“Friend to Friend: A Mother’s Influence,” Friend, Apr. 2007, 8–9
My mother is a very special woman. I am the oldest of eight sons, and I also have seven sisters. With such a large family, my mother had great responsibilities. The best thing my mother did for us was to be baptized into The Church of Jesus Christ of Latter-day Saints. She gave us the opportunity to learn about the gospel. This opportunity changed our lives.
I remember the day we received the missionaries. I was about 10 or 11 years old. The missionaries shared a message about the First Vision. As soon as my mother listened, she was converted. She believed Joseph Smith saw the Father and the Son.
We began to attend church. I didn’t want to accept the gospel at first, but the missionaries persuaded me to see what it was all about. As soon as I did, I loved it. I am so grateful for my mother. She received a testimony during that first visit of the missionaries. From her baptism until today, she never missed a Church meeting.
My mother was a tremendous support to us. She always cleaned our white shirts on Saturdays so they would be ready to wear on Sundays. We would polish our shoes and the shoes of our youngest brothers and sisters. We lived in a poor neighborhood in Guatemala, and our neighbors would laugh at us on Sundays as we wore our white shirts and ties to church.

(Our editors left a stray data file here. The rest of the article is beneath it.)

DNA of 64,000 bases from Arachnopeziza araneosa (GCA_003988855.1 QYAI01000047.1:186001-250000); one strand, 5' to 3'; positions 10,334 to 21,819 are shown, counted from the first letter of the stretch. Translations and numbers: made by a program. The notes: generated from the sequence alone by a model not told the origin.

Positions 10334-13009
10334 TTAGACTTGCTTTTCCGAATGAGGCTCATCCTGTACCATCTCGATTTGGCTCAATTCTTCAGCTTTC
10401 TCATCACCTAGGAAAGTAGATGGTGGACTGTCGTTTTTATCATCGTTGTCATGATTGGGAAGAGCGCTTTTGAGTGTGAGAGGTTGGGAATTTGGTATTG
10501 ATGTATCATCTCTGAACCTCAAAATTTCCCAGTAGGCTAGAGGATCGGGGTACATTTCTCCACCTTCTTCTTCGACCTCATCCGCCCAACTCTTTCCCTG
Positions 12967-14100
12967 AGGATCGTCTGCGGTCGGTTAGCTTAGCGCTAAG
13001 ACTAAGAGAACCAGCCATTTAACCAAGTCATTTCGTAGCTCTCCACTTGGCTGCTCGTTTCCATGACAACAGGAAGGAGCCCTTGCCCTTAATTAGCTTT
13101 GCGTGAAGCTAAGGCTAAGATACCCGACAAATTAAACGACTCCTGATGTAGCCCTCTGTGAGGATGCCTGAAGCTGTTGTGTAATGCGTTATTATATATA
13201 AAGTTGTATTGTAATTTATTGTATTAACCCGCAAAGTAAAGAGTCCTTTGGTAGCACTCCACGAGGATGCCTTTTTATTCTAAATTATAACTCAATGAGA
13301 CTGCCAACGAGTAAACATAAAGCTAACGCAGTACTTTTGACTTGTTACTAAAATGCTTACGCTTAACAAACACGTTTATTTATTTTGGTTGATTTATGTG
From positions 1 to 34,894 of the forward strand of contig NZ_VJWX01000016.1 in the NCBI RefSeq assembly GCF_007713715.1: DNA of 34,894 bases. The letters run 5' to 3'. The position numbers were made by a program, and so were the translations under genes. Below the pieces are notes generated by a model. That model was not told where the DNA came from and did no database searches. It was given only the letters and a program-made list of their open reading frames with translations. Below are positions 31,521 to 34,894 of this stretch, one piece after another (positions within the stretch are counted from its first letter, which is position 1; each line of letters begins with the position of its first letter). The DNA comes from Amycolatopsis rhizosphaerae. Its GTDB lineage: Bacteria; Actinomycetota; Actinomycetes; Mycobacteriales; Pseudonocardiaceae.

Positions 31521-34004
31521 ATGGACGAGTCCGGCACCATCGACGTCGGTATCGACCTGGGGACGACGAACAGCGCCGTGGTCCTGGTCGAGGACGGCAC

My mother always gave us courage to do the right. Because of her influence, we were very active in the Church. I remember that at one time, my father served as the Sunday School president, my older sister served as the Primary president, my mother served as the Relief Society president, and four of my brothers passed, prepared, and blessed the sacrament.
Because of our financial needs, my father expected me to help earn money for the family. I wanted to serve a mission, but when I turned 19 years old, he asked that I wait one year to serve my mission so I could continue working to help my family. When I turned 20 years old, he asked that I wait another year to serve.
Just before I turned 21 years old, he wanted to request that I wait one more year. But my mother told him, “Let him go serve, and it will bless us.” This really happened. Before my mission, only a younger brother and I had worked to help support the family. As soon as I went on my mission, two more of my brothers and my two oldest sisters started working, so my family did better financially.
Every blessing and call that I have received in the Church have led me to admire my mother more. In every part of my life, I remember her excellent influence and example. My mother had only a basic education, but her knowledge of the truths of the gospel and her practical knowledge and understanding of life were superior.
My childhood was happy because I always had my mother at home taking care of me. She had a great sense of humor, and she would always find ways to have fun. She took hours and hours to share with us stories about her childhood and about my grandma and aunts and uncles and her relationship with them.
I believe in the commandment to honor our parents. Everything I do, even today, is because of the influence of my mother.